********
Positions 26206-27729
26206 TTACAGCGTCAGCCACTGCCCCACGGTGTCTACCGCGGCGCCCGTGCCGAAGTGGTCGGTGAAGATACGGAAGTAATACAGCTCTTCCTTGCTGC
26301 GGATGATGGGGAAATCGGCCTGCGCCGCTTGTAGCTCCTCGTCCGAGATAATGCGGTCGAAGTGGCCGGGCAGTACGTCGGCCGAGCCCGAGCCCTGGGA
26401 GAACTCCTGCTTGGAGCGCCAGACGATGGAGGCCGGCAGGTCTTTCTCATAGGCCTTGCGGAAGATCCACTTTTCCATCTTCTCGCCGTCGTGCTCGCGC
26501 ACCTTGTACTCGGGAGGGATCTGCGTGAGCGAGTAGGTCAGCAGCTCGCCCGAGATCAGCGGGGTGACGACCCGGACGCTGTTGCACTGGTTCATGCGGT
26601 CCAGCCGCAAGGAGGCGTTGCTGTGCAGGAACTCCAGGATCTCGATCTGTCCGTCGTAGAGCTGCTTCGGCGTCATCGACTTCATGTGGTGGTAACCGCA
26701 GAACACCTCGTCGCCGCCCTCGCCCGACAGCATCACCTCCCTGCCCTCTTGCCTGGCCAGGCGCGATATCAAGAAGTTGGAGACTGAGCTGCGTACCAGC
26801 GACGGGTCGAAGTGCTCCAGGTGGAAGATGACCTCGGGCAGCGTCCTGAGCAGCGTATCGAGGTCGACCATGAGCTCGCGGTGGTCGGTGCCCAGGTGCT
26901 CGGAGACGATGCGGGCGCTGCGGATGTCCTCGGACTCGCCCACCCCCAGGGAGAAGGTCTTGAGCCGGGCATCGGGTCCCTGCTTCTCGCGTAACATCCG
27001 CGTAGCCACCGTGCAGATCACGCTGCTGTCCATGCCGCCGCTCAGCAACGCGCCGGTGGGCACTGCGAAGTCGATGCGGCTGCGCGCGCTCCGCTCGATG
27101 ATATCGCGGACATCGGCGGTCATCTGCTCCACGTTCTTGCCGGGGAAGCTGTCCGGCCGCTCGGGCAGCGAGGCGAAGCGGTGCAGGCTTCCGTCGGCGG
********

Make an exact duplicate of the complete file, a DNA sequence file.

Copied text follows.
Positions 26206-27729
26206 TTACAGCGTCAGCCACTGCCCCACGGTGTCTACCGCGGCGCCCGTGCCGAAGTGGTCGGTGAAGATACGGAAGTAATACAGCTCTTCCTTGCTGC
26301 GGATGATGGGGAAATCGGCCTGCGCCGCTTGTAGCTCCTCGTCCGAGATAATGCGGTCGAAGTGGCCGGGCAGTACGTCGGCCGAGCCCGAGCCCTGGGA
26401 GAACTCCTGCTTGGAGCGCCAGACGATGGAGGCCGGCAGGTCTTTCTCATAGGCCTTGCGGAAGATCCACTTTTCCATCTTCTCGCCGTCGTGCTCGCGC
26501 ACCTTGTACTCGGGAGGGATCTGCGTGAGCGAGTAGGTCAGCAGCTCGCCCGAGATCAGCGGGGTGACGACCCGGACGCTGTTGCACTGGTTCATGCGGT
26601 CCAGCCGCAAGGAGGCGTTGCTGTGCAGGAACTCCAGGATCTCGATCTGTCCGTCGTAGAGCTGCTTCGGCGTCATCGACTTCATGTGGTGGTAACCGCA
26701 GAACACCTCGTCGCCGCCCTCGCCCGACAGCATCACCTCCCTGCCCTCTTGCCTGGCCAGGCGCGATATCAAGAAGTTGGAGACTGAGCTGCGTACCAGC
26801 GACGGGTCGAAGTGCTCCAGGTGGAAGATGACCTCGGGCAGCGTCCTGAGCAGCGTATCGAGGTCGACCATGAGCTCGCGGTGGTCGGTGCCCAGGTGCT
26901 CGGAGACGATGCGGGCGCTGCGGATGTCCTCGGACTCGCCCACCCCCAGGGAGAAGGTCTTGAGCCGGGCATCGGGTCCCTGCTTCTCGCGTAACATCCG
27001 CGTAGCCACCGTGCAGATCACGCTGCTGTCCATGCCGCCGCTCAGCAACGCGCCGGTGGGCACTGCGAAGTCGATGCGGCTGCGCGCGCTCCGCTCGATG
27101 ATATCGCGGACATCGGCGGTCATCTGCTCCACGTTCTTGCCGGGGAAGCTGTCCGGCCGCTCGGGCAGCGAGGCGAAGCGGTGCAGGCTTCCGTCGGCGG